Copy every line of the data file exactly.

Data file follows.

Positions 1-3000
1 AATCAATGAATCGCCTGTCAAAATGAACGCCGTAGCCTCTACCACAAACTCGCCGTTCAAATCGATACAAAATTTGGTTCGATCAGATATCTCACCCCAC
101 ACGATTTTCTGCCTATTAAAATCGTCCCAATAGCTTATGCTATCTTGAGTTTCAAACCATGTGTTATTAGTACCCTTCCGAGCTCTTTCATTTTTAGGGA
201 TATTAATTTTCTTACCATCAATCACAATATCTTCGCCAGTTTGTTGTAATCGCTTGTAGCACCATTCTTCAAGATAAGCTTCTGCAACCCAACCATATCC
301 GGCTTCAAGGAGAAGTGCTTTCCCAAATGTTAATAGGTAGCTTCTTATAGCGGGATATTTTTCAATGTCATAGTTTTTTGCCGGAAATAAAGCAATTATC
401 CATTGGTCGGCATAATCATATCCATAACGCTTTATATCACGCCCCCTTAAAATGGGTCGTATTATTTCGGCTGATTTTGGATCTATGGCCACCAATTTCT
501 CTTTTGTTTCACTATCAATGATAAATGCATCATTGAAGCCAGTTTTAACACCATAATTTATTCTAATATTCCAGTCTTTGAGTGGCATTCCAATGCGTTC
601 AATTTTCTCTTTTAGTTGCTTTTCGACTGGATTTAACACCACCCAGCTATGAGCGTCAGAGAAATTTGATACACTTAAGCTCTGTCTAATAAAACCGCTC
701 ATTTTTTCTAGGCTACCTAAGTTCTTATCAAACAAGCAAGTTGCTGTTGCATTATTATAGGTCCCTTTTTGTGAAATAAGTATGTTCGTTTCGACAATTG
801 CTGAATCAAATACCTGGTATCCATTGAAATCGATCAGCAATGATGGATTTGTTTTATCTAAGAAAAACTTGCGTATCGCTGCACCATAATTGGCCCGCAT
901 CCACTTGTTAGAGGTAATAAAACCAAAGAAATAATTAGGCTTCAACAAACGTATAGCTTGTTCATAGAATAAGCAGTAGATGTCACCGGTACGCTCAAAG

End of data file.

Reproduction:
Positions 1-3000
1 AATCAATGAATCGCCTGTCAAAATGAACGCCGTAGCCTCTACCACAAACTCGCCGTTCAAATCGATACAAAATTTGGTTCGATCAGATATCTCACCCCAC
101 ACGATTTTCTGCCTATTAAAATCGTCCCAATAGCTTATGCTATCTTGAGTTTCAAACCATGTGTTATTAGTACCCTTCCGAGCTCTTTCATTTTTAGGGA
201 TATTAATTTTCTTACCATCAATCACAATATCTTCGCCAGTTTGTTGTAATCGCTTGTAGCACCATTCTTCAAGATAAGCTTCTGCAACCCAACCATATCC
301 GGCTTCAAGGAGAAGTGCTTTCCCAAATGTTAATAGGTAGCTTCTTATAGCGGGATATTTTTCAATGTCATAGTTTTTTGCCGGAAATAAAGCAATTATC
401 CATTGGTCGGCATAATCATATCCATAACGCTTTATATCACGCCCCCTTAAAATGGGTCGTATTATTTCGGCTGATTTTGGATCTATGGCCACCAATTTCT
501 CTTTTGTTTCACTATCAATGATAAATGCATCATTGAAGCCAGTTTTAACACCATAATTTATTCTAATATTCCAGTCTTTGAGTGGCATTCCAATGCGTTC
601 AATTTTCTCTTTTAGTTGCTTTTCGACTGGATTTAACACCACCCAGCTATGAGCGTCAGAGAAATTTGATACACTTAAGCTCTGTCTAATAAAACCGCTC
701 ATTTTTTCTAGGCTACCTAAGTTCTTATCAAACAAGCAAGTTGCTGTTGCATTATTATAGGTCCCTTTTTGTGAAATAAGTATGTTCGTTTCGACAATTG
801 CTGAATCAAATACCTGGTATCCATTGAAATCGATCAGCAATGATGGATTTGTTTTATCTAAGAAAAACTTGCGTATCGCTGCACCATAATTGGCCCGCAT
901 CCACTTGTTAGAGGTAATAAAACCAAAGAAATAATTAGGCTTCAACAAACGTATAGCTTGTTCATAGAATAAGCAGTAGATGTCACCGGTACGCTCAAAG